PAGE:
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Military yachts return from round-the-world adventure

22 August 2016
Two military yachts which have circumnavigated the globe during the last 12 months – testing the endurance and teamwork of hundreds of servicemen and women - have returned to the UK.

The 72-ft adventurous sail training vessels travelled more than 35,000 miles during Exercise Transglobe and have been crewed by a total of 392 soldiers, marines, sailors and airmen.

Her Majesty’s Sail Training Vessels Adventure and Discoverer set off from the Joint Services Adventurous Sail Training Centre at Gosport on July 25 last year and in 13 legs have visited harbours including Rio de Janeiro, Cape Town, Sydney and New York.

The yachts started their last leg from Halifax, Canada, on July 24, and returned to the JSASTC on Saturday.

It has taught them resilience and tolerance and the ability to deal with people from different levels outside of a typical military environment.

Becky Walford

Becky Walford, a staff skipper at the JSASTC, skippered two legs – one on each yacht. She was in charge of Adventure on the last leg and of Discoverer on leg nine between Montevideo and St Lucia.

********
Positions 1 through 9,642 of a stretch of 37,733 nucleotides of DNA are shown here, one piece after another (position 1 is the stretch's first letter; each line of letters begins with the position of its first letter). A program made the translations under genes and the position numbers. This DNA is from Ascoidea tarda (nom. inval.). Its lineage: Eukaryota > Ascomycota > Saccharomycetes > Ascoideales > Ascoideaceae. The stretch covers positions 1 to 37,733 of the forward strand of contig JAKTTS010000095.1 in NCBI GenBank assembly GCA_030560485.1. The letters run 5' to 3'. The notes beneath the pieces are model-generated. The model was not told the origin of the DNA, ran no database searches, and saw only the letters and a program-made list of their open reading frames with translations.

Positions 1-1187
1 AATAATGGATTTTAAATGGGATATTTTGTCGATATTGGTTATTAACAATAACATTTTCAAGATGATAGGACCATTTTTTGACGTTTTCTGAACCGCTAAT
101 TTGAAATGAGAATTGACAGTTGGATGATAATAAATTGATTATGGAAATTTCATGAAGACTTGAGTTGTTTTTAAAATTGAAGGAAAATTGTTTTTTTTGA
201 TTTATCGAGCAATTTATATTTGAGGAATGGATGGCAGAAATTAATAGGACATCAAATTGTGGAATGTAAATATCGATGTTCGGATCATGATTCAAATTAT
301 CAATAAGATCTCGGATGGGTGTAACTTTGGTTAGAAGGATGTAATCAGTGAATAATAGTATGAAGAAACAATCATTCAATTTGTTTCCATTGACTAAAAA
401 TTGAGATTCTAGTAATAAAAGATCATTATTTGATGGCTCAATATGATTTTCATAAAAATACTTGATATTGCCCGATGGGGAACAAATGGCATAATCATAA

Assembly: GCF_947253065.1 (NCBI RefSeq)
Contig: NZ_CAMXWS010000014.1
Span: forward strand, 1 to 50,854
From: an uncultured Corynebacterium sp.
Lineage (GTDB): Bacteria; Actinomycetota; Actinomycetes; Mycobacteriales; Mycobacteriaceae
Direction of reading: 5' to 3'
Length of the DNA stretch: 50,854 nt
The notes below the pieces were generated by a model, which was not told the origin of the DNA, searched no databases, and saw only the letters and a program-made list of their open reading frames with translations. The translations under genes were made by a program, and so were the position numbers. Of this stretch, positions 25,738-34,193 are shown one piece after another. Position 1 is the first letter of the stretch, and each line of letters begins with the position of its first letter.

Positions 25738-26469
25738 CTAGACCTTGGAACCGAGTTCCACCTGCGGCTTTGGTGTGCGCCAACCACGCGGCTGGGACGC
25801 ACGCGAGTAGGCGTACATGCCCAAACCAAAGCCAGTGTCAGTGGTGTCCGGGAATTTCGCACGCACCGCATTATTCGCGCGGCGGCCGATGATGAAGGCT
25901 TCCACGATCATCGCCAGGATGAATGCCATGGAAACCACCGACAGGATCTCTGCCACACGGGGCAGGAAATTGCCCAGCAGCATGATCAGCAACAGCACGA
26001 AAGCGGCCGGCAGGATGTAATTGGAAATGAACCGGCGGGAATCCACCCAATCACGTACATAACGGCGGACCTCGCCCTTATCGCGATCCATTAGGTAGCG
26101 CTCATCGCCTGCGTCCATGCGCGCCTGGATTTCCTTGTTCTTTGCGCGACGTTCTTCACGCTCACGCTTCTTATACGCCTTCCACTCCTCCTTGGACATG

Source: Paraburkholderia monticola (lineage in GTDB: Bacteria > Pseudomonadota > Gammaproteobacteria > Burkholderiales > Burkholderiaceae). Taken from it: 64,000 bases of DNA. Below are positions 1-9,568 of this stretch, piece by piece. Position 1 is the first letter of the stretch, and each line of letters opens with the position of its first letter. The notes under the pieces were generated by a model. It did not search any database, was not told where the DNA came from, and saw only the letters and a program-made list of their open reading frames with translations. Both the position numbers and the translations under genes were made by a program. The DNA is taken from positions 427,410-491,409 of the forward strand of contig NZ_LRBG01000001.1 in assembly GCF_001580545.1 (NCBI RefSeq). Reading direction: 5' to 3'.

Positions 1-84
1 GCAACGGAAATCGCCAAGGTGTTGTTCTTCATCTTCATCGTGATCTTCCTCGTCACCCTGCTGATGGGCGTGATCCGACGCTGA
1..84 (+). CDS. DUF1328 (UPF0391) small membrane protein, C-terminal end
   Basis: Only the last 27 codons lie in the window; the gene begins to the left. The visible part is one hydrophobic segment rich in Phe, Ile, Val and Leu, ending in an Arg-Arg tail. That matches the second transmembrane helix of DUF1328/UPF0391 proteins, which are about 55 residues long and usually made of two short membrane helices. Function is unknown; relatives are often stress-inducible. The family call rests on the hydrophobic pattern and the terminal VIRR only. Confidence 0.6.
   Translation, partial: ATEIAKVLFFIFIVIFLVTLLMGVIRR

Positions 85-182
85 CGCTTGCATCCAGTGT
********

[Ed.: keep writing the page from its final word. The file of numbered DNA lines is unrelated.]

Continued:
The 44-year-old from Gosport said: “It is fantastic to be back and to have helped make the exercise a success – it is a tremendous achievement.

"Our service personnel have been tested to their limits in some trying conditions and they have all come through.”

She said the most arduous conditions she experienced was the extreme heat on her first leg. “It was 45 degrees inside the boat and people were getting fractious – that was a huge test for us all.                                                            

“But to see some of our novice sailors mature over the exercise and deal with some really tough conditions was really rewarding. To see the crews develop as teams was another highlight for me.

“It has taught them resilience and tolerance and the ability to deal with people from different levels outside of a typical military environment.

"For example we had air cadet just starting out in his career and an air vice-marshal nearing the end of his.

"But there is no rank structure on the yachts – we were all on first-name terms which was strange at first for many of the younger crew members.”

Becky’s personal stand-out memory was the stunning scenery, wildlife and sunsets. “The ocean wildlife was amazing – sharks, whales and dolphins within touching distance,” she said.

About 130 of the 392 service personnel who took part in the exercise were at the JSASTC to welcome home their colleagues. Many families of the sailors also attended and were given tours of the yachts.

Becky added: “The welcome we received was fantastic and it was particularly pleasing to see so many friends and families – it was a fitting end to a very demanding but successful exercise.”

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